The Nativity of Our Lord and God and Saviour Jesus Christ.
(Icon: Novgorod school, late fifteenth century, photo courtesy of Jim Forest).


The descriptive part of the icon corresponds to the Kontakion of the festival: “The Virgin to-day bringeth forth the Transubstantial, and the earth offereth a cave to the Unapproachable. Angels give glory with the shepherds, and the wise men journey with the Star; because for our sake is born, as a little Child, God the Eternal.” Two other scenes, based on Tradition, appear in the lower corners.

In its content the icon of Christ’s Nativity has two fundamental aspects: first of all, it discloses the very essence of the event, the immutable fact of the Incarnation of God; it places us before a visible testimony of the fundamental dogma of Christian faith, underlining by its details both the Divinity and the human nature of the Word made flesh. Secondly, the icon of the Nativity shows us the effect of this event on the natural life of the world, gives as it were a perspective of all its consequences. For according to the words of St. Gregory the Theologian, the Nativity of Christ “is not a festival of creation but a festival of re-creation”, of a renewal which sanctifies the whole world.

“The Nativity of Christ” by Leonid Ouspensky in Leonid Ouspensky and Vladimir Lossky, The Meaning of Icons(Saint Vladimir’s Seminary Press, 1983) 157.


A quick glance at the icon of Christ’s Nativity now gives us a better idea of the significant parallels existing between the two feasts: both of them can be called “Pascha.” The Child-God is born mystically in the heart of Hades. “Torch-bearer of Light, the flesh of God beneath the earth dissipates the darkness of Hades,” proclaims the liturgy of the Nativity, which is echoed again at Matins of Holy Saturday: “You descended to earth to save Adam and not finding him, O Master, you went down into Hades to look for him.” The Nativity thus heralds the Resurrection; in a way, it even includes it. Does not the Divine Child lie in the cavern wrapped in swaddling bands which are similar to the bands of Lazarus who was raised from the dead? The dark cavern is an image of hell, which we find again in the icon of the Baptism of Jesus, where the Jordan River is transformed into a watery tomb, an element of the cosmos which is purified by His body. Nor should we forget the black grotto we see beneath the Cross in the icon of the Crucifixion.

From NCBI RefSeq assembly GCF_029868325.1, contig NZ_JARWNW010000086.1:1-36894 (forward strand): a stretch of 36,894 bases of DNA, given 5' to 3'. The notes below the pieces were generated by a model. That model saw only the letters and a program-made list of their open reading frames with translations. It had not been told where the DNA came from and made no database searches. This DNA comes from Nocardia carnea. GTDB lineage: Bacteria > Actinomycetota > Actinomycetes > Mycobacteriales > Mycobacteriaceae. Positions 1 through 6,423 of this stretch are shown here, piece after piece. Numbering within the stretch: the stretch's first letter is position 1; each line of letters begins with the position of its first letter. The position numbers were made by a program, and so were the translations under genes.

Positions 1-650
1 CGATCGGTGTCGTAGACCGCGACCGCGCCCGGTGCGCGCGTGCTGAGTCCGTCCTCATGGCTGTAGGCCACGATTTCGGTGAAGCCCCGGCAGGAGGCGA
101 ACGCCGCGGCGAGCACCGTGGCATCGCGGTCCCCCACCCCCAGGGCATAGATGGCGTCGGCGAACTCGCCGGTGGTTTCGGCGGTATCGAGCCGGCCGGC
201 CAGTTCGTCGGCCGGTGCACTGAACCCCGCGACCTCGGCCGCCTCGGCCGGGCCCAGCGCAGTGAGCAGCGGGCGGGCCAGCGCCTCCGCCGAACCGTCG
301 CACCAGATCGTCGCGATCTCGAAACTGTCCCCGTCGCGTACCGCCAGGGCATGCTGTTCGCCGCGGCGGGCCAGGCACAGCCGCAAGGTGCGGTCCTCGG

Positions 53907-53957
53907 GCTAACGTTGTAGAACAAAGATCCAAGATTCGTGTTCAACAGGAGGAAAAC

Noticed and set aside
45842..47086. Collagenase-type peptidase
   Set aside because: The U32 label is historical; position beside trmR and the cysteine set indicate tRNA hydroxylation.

Michel Quenot, The Icon: Window on the Kingdom, 142-143

Merry Christmas to all who celebrate it today! I apologise for the relative silence of this blog, and hope to make amends in the coming week!